The Chase Sapphire Reserve credit card was the one to beat when it came to sign-up bonuses, offering $1,500 to people who spent $4,000 on the card in the first three months.
That era of big sign-up bonuses may be coming to an end. JPMorgan Chase recently announced it would eventually cut that bonus in half. Now savvy shoppers who search for the best rewards may be seeking other plastic.
You still have until Thursday to apply online for the full award from the card that graced the cover of Bloomberg Businessweek and made reward-points nerds' hearts skip a beat. If you really must have the full offer, you can still apply at Chase branch until March 12.
As with any credit card, the devil is in the details. Chase Sapphire Reserve charges a $450 annual fee, though it will cut $300 off if you spend it on travel.
Beyond Chase Sapphire Reserve, several card issuers still offer bonuses worth $1,000 or more. (See table below.)
"Chase Sapphire Reserve is still my favorite travel card," said Sean McQuay, a credit card analyst with NerdWallet. "If you are not a frequent traveler, you may be better off with a cash-back card with no annual fee."
CitiBank and Chase both offer no-annual-fee cards that provide lucrative cash-back bonuses, McQuay said.
With the Citi Double Cash card, you receive 1 percent back on every dollar you spend and another 1 percent back when you pay off your purchases regardless of where you spend.
The Chase Freedom card gives you 5 percent cash-back when you shop at a rotating list to retailers, such as gas stations, grocery stores and restaurants.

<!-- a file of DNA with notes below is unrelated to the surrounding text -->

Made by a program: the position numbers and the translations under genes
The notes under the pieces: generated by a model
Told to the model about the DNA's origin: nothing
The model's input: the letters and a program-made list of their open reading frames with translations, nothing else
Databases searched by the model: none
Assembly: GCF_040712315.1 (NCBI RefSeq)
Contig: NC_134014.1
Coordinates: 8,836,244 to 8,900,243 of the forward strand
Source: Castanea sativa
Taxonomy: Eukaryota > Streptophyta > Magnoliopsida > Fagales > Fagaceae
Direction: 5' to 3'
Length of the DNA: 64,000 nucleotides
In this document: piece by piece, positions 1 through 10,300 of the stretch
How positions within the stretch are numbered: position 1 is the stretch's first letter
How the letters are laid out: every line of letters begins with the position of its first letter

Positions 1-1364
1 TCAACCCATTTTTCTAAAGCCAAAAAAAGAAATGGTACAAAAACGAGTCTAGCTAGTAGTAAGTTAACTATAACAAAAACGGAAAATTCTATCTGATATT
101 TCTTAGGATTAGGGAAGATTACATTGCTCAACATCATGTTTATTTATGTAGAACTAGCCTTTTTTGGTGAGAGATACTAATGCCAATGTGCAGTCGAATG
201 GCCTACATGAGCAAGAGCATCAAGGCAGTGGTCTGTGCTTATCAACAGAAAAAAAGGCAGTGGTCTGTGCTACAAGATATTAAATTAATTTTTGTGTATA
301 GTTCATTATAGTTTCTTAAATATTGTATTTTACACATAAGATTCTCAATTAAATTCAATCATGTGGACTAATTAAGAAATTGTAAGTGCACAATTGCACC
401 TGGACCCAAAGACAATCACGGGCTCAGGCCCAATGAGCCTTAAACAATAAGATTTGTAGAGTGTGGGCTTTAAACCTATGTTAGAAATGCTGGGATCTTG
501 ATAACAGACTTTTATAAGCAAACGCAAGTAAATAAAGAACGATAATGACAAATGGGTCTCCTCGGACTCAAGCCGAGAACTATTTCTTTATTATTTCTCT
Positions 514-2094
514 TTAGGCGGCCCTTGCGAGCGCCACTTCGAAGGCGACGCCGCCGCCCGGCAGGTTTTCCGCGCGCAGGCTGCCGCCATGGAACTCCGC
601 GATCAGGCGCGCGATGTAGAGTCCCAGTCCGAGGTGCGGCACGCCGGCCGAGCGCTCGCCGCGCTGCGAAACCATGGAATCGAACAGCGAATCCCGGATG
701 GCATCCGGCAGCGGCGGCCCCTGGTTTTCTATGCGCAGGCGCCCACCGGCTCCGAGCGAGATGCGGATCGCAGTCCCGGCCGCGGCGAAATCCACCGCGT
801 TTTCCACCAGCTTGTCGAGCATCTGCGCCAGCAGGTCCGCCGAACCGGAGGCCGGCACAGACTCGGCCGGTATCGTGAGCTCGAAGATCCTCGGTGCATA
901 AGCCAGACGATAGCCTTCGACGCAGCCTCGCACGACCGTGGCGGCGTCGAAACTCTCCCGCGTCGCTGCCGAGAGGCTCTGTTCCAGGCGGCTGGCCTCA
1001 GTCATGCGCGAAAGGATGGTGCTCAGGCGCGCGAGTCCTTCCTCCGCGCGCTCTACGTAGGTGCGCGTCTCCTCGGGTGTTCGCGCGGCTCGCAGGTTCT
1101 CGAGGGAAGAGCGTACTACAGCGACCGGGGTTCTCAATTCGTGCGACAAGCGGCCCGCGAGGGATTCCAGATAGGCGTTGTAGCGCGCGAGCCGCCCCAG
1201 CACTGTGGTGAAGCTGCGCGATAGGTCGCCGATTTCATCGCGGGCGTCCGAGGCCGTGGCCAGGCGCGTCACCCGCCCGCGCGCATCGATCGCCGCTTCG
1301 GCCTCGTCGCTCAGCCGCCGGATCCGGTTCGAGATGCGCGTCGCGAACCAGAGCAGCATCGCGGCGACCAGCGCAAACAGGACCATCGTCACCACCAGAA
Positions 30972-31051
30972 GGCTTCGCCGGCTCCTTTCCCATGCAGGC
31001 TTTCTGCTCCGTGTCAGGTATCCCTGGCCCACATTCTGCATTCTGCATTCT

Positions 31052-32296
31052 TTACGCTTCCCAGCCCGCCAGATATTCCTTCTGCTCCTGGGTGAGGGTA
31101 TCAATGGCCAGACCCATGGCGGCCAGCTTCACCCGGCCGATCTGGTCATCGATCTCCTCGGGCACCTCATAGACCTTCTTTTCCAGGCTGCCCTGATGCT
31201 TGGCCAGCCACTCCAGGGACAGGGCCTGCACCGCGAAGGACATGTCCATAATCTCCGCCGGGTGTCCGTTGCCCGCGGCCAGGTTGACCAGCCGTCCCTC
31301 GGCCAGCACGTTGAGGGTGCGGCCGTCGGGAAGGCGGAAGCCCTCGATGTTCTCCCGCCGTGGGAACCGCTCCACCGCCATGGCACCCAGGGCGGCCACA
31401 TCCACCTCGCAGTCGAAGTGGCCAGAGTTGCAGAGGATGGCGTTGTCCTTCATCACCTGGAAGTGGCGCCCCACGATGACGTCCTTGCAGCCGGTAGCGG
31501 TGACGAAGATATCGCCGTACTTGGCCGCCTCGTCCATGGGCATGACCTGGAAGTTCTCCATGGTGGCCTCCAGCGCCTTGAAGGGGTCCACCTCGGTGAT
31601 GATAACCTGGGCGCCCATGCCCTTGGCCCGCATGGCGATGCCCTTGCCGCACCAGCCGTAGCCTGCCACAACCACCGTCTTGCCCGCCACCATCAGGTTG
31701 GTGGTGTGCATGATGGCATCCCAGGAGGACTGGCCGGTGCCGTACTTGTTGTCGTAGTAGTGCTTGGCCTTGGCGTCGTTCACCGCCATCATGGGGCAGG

Rewards cards, whether they have an annual fee or not, only work well if you spend enough to qualify for sign-up bonuses and pay off your balance every month.
The perks of rewards come with a hidden price. These cards typically charge more interest than plastic that doesn't offer rewards. For example, the national average interest rate for a credit card is 15.33 percent, according to CreditCards.com, while the lowest rate Chase Sapphire Reserve offers is 16.24 percent.
Credit card rates are expected to rise this year as the Federal Reserve plans to increase its benchmark rate.
"If you haven't done so already, 2017 is the perfect time to pay off your credit-card debt," said Matt Schulz, senior credit card analyst at CreditCards.com.
Sign-up bonuses above $1,000 may be dwindling, but they could stage a comeback soon.
Even though the sign-up bonuses cost Chase up to $300 million in profit, demand for the Sapphire Reserve card exceeded the industry's expectations and proved there is a bigger market for high-fee rewards cards if issuers offer the right incentives, Schulz said.
"I honestly don't think we've seen the end of high sign-up bonuses," Shulz said.
Why? Consumer confidence is at its highest since August 2001. Charge-off and delinquency rates for cards are the lowest levels since before the Great Recession. And banks are eager to attract and retain well-heeled customers who qualify, Schulz said.
McQuay disagrees. Chase is better capitalized than its competitors, such as American Express, and if they couldn't afford the lucrative $1,500 offer, he doubts other issuers will follow suit now.
"The Chase Sapphire Reserve sign-up bonus was jaw-dropping," McQuay said. "We may not see one like that again anytime soon."